When Lincoln was re-elected president in the fall of 1864, 55 percent of the northern electorate supported him, but 45 percent cast Democratic ballots, supporting a party whose platform condemned the war as a failure and renounced emancipation as a war aim. Emancipation divided the North through the Civil War’s bitter end. Concentrating solely on the Confederacy obscures that crucial reality.

Back with more soon.

MEDITATIONS ON THE “HALLOWED GROUND”–PART I

(Today marks the 152nd anniversary of the beginning of the three-day-long Battle of Gettysburg, the largest battle of the American Civil War and the largest military engagement ever fought in the western hemisphere.  With the anniversary in mind, I am re-posting  a series of four essays that I originally penned two years ago after my first visit to the battlefield.  The first was a kind of tourist’s report; the remaining three–including the one below–are  more properly styled meditations or reflections.  My goal in these was to explore what it might mean to remember that bloody conflict through eyes of faith.)

1-Park Sign

The morning after I returned from my road trip to Gettysburg, I took my wife and older daughter out to breakfast to catch up with them and share a bit of my experience. As soon as we had placed our order, my wife leaned across the table and asked, “So what spiritual insights did you come home with?”

She knows me well. History is an almost inexhaustible storehouse of compelling human stories, but I am convinced that if the study of history is to be truly educational, it must be much more than that. Authentic education does not merely put knowledge into our heads that wasn’t there before. It alters the way we think. It challenges our hearts. It changes who we are.

At its best, our encounter with the past should be a seamless part of a larger quest for a heart of wisdom, a “conversation with the dead about what we should value and how we should live,” in the words of historian David Harlan. We shouldn’t settle for less. Genesis 32 tells how Jacob wrestled with God the whole night through, telling the Lord, “I will not let you go unless you bless me!” (v. 26). I can’t begin to plumb the depths of that story’s meaning, and yet I think of it often in my role as a historian and a teacher. Rowan Williams, the former archbishop of Canterbury and an accomplished historian, encourages us to believe “that there will always be gifts to be received from the past.” We must seek them persistently, insistently. Like Jacob, we must resolve not to turn loose until the Lord has blessed us.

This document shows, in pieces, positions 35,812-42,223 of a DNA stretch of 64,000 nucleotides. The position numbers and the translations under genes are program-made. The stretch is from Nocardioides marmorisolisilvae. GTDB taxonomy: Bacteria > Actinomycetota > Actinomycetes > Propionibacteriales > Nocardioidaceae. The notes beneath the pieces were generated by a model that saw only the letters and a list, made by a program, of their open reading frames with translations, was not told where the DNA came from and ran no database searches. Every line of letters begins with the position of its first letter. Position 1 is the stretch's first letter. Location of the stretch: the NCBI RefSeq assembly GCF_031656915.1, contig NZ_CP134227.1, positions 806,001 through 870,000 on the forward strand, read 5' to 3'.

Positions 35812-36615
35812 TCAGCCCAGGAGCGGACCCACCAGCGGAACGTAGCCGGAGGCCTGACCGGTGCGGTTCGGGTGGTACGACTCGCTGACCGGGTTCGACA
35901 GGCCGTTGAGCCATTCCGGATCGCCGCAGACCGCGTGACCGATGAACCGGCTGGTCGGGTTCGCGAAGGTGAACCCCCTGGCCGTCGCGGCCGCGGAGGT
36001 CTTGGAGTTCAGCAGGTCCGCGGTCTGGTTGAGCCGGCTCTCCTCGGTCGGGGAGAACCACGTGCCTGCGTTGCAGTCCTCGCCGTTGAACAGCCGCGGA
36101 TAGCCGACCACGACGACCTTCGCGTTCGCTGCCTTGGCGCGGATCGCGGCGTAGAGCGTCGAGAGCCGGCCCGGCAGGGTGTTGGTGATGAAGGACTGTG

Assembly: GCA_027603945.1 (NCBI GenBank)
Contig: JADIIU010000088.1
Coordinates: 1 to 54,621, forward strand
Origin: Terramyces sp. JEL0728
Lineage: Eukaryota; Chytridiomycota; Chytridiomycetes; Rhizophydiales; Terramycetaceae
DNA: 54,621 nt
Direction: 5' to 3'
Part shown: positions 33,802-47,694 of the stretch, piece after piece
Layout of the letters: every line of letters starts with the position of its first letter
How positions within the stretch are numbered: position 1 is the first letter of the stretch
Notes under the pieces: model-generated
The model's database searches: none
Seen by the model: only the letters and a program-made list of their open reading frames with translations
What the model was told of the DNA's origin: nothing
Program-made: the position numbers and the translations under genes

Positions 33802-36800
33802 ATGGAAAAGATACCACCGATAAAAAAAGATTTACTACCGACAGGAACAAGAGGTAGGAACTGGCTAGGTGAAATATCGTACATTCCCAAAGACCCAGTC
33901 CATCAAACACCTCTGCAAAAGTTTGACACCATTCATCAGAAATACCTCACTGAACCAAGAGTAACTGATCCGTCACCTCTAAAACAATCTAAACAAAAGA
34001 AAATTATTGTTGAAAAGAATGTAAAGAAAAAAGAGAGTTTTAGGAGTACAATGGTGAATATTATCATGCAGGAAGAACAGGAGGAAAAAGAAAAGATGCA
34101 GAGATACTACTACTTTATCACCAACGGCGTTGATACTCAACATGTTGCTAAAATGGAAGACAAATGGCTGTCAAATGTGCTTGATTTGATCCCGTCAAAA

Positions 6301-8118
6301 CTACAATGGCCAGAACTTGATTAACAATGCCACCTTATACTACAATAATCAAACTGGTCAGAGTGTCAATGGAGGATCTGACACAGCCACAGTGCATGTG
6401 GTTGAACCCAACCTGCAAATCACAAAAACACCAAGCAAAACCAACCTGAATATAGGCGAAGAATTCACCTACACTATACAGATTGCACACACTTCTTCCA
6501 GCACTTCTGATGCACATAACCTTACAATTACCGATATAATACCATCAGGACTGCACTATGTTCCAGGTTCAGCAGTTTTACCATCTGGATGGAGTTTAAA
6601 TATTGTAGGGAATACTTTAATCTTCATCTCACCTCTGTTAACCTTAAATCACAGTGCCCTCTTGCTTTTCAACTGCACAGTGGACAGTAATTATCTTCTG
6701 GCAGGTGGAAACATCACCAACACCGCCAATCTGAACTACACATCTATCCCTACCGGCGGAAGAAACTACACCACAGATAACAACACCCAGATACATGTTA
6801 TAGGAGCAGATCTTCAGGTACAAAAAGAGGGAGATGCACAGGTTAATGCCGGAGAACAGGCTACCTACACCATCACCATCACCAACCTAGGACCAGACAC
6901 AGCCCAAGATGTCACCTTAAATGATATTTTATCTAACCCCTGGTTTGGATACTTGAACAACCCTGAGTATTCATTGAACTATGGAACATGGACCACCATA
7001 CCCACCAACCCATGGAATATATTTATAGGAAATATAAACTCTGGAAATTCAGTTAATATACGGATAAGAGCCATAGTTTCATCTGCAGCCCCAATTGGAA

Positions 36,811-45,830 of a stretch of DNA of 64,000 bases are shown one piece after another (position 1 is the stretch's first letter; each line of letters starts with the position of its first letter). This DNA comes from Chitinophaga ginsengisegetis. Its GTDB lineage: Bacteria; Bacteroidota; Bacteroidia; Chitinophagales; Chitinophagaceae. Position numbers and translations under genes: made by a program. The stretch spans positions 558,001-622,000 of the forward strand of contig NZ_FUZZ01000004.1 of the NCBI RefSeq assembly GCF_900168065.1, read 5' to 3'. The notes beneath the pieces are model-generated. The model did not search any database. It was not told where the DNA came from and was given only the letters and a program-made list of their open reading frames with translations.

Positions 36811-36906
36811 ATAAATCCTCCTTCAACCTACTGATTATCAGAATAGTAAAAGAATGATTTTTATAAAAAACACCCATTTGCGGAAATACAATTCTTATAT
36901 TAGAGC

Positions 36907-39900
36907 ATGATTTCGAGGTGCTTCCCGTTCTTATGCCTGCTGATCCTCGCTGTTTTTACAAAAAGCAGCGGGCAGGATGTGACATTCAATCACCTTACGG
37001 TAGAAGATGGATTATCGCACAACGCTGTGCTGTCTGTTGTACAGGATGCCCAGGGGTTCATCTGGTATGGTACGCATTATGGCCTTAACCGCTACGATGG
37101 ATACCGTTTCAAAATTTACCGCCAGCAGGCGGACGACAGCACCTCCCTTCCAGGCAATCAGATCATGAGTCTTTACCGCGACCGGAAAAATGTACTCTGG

What I am NOT suggesting is that we pray for special revelation from God, asking him to disclose hidden meanings from the past. . . . I find no promise in scripture that the Holy Spirit will reveal American history to us.  The Bible is clear, on the other hand, that the Spirit is given in order to convict us of “sin, and righteousness, and judgment” (John 16:8). So when I propose that we wrestle with the past until the Lord blesses us, I have in mind studying history in such a way that it ultimately exposes our hearts. Our highest goal is not to understand the past for its own sake, nor to learn lessons from the past that help us get what we want in the present. Rather, our ultimate goal is to see both God and ourselves more clearly, to the glory of God and for our sanctification.

The point, in other words, is to get wisdom. As Proverbs 4:7 puts it, “Wisdom is the principal thing.”And if wisdom is our goal, we must figure out how to make scrutiny of the past lead to scrutiny of our own hearts in the light of God’s revealed Word. That, I am almost ready to conclude, is the essence of what it means to think “Christianly” about history.